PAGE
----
It was Mother's Day 2005. Chris and Renae Perry weren't celebrating at brunch with the family. They were at the hospital looking after their 5 year old son, Caleb. They weren't prepared to hear the diagnosis — Caleb had Type I Diabetes.
The symptoms were clear in hindsight, said Renae.
"The weekend before Mother's Day, we noticed Caleb was feeling bad, vomiting, going to the bathroom two or three times an hour," she recalled. "We thought he was dehydrated."
It was Chris that realized Caleb was slipping into unconsciousness. They rushed to the hospital, where the doctors immediately took Caleb back.
"They could smell the ketoacidosis," Renae said, referring to process in which high levels of acid build up in blood when the body doesn't have enough insulin.
Caleb had to stay in the Intensive Care Unit for three days.
"We were in absolute panic," Renae said. "How did we miss it? It was overwhelming to know that we had to give our 5 year old shots and that he'll have to continue that for the rest of his life."
The Perry family recently moved to Santa Rosa Beach, from Birmingham, as Chris has taken the role of senior pastor at Good News United Methodist Church.
Now 13 years old, Caleb takes his insulin shots and tracks his sugar intake, but doesn't let his diabetes control his life. He plays football, basketball, is a third-degree black belt in Taekwondo as well as practices samurai sword art.
"I can't change it," Caleb said of his diagnosis. "I try not to dwell on that. I regularly check my blood sugars. I decided I would not let diabetes stop me."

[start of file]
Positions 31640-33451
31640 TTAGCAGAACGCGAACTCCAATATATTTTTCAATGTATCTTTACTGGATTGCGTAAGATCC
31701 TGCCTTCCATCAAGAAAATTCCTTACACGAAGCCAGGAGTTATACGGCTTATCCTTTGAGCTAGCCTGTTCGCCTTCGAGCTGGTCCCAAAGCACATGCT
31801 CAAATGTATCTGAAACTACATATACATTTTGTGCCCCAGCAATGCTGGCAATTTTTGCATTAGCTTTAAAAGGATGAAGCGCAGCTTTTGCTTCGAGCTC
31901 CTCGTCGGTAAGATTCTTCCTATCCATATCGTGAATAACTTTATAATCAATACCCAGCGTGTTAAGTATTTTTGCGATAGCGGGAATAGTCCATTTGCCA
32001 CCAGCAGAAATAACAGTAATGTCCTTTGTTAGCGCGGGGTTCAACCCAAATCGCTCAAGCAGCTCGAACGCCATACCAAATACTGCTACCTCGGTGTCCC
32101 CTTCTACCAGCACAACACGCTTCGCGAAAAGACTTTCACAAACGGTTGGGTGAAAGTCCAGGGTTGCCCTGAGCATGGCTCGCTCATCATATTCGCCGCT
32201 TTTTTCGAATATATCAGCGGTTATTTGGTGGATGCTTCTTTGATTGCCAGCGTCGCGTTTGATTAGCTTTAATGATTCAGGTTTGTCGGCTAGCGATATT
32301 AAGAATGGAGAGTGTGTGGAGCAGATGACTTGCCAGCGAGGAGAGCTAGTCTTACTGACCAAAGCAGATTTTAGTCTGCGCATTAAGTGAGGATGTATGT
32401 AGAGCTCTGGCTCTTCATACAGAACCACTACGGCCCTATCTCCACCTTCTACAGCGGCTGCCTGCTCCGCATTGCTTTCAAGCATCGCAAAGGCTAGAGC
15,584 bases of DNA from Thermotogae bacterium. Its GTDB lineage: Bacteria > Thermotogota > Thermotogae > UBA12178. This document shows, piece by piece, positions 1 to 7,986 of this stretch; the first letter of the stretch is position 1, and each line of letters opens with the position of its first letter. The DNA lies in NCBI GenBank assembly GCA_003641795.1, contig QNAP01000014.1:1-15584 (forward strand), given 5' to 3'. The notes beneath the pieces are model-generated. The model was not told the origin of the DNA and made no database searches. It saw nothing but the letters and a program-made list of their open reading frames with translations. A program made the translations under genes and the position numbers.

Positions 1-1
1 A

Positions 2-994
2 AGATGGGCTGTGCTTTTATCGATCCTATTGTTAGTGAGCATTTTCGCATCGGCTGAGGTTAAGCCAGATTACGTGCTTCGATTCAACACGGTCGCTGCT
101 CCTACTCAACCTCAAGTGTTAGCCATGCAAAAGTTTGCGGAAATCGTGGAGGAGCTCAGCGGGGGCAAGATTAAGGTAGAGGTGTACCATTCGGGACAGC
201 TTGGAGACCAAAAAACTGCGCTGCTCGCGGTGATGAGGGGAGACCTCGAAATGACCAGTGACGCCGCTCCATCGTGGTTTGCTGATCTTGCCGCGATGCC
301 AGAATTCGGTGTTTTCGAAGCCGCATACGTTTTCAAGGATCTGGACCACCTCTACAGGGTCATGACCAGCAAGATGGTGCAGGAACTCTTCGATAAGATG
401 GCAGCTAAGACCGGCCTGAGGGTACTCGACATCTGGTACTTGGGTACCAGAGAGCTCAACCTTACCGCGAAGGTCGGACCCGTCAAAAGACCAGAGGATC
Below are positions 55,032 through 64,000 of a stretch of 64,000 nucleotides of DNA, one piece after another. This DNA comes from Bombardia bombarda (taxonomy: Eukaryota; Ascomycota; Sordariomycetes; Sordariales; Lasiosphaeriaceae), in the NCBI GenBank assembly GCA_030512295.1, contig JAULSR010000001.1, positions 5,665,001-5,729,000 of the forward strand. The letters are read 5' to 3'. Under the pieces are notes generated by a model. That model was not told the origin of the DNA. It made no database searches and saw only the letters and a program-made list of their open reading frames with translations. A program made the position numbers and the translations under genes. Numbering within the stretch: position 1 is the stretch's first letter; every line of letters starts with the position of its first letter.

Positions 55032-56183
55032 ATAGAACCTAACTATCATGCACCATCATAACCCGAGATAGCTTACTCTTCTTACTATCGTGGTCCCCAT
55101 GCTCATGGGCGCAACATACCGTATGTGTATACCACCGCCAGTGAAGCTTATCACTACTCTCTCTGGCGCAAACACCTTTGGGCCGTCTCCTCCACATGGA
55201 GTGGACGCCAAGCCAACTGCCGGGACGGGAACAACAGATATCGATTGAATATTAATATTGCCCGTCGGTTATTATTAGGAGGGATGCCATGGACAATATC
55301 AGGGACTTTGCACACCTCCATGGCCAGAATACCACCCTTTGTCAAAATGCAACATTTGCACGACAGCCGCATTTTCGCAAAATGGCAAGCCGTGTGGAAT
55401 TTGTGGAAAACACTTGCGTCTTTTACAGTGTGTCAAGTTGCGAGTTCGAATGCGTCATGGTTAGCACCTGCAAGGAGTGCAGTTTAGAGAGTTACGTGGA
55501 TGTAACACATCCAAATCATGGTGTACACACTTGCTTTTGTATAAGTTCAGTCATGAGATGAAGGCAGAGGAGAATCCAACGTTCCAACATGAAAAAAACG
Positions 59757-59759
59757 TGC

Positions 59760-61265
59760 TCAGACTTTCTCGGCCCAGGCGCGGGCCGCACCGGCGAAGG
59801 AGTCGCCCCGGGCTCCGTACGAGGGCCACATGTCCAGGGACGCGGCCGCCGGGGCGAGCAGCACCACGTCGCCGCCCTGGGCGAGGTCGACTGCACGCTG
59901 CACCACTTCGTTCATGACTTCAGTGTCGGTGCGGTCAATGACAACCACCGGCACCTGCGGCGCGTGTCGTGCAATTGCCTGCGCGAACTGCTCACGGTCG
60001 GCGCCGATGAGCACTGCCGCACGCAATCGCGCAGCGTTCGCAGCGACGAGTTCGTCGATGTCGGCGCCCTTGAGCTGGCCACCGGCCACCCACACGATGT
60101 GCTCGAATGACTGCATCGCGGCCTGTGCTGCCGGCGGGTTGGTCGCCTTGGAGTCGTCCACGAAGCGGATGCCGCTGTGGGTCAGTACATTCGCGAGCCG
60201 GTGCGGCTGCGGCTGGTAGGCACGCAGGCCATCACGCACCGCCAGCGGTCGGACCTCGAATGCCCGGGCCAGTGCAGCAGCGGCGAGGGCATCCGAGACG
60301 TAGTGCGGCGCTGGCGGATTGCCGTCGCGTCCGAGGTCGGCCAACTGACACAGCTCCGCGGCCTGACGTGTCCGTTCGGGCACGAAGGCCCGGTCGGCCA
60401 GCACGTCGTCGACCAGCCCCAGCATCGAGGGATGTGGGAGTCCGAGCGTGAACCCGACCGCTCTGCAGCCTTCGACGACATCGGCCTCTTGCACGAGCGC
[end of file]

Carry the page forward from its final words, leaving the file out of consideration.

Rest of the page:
He decided to become a voice for individuals fighting the disease. Through the "Promise to Remember Me" campaign with the Juvenile Diabetes Research Foundation (JDRF), Caleb met with state representatives and senators to advocate for proper funding to go toward research, treatments, prevention and ultimately a cure.
"Even though there currently isn't a cure, we can continue to find one," he said.
Earlier last month from July 8-10, Caleb took his advocacy to Washington where he was chosen from 1,500 applicants to represent the state of Alabama in the JDRF Children's Congress. Caleb met with several state senators and Vice President Joe Biden. He stood up and shared his personal account of diabetes with JDRF chief scientist, Richard Insel. It was intimidating to speak to the room of strangers, but an important thing to do, Caleb said.
"I knew if I didn't do it, I would be disappointing the kids in Alabama with diabetes," he said.
According to Diabetes.org, 25.8 million Americans including children have diabetes — that's 8.3 percent of the nation's population.
Now putting down roots in his new home, Caleb wants to continue his outreach and advocacy in his new community.
"I want to continue trying to convince senators and representatives from Florida to find a cure," he said. "Insulin is not a cure. Every three seconds around the globe, someone is diagnosed with diabetes."
Caleb would also like to create a benefit walk to raise awareness towards diabetes, something he noticed Walton County was lacking.
Inspired by his endocrinologist, Dr. Abdul-Latif at the Children's Hospital in Birmingham, Caleb hopes to be an endocrinologist one day.
"I hope that by the time I'm old enough there will be a cure for diabetes," he said.
Until then, he will continue his advocacy. He will always stand up against diabetes, he said.
"My voice counts," he said. "And that's cool."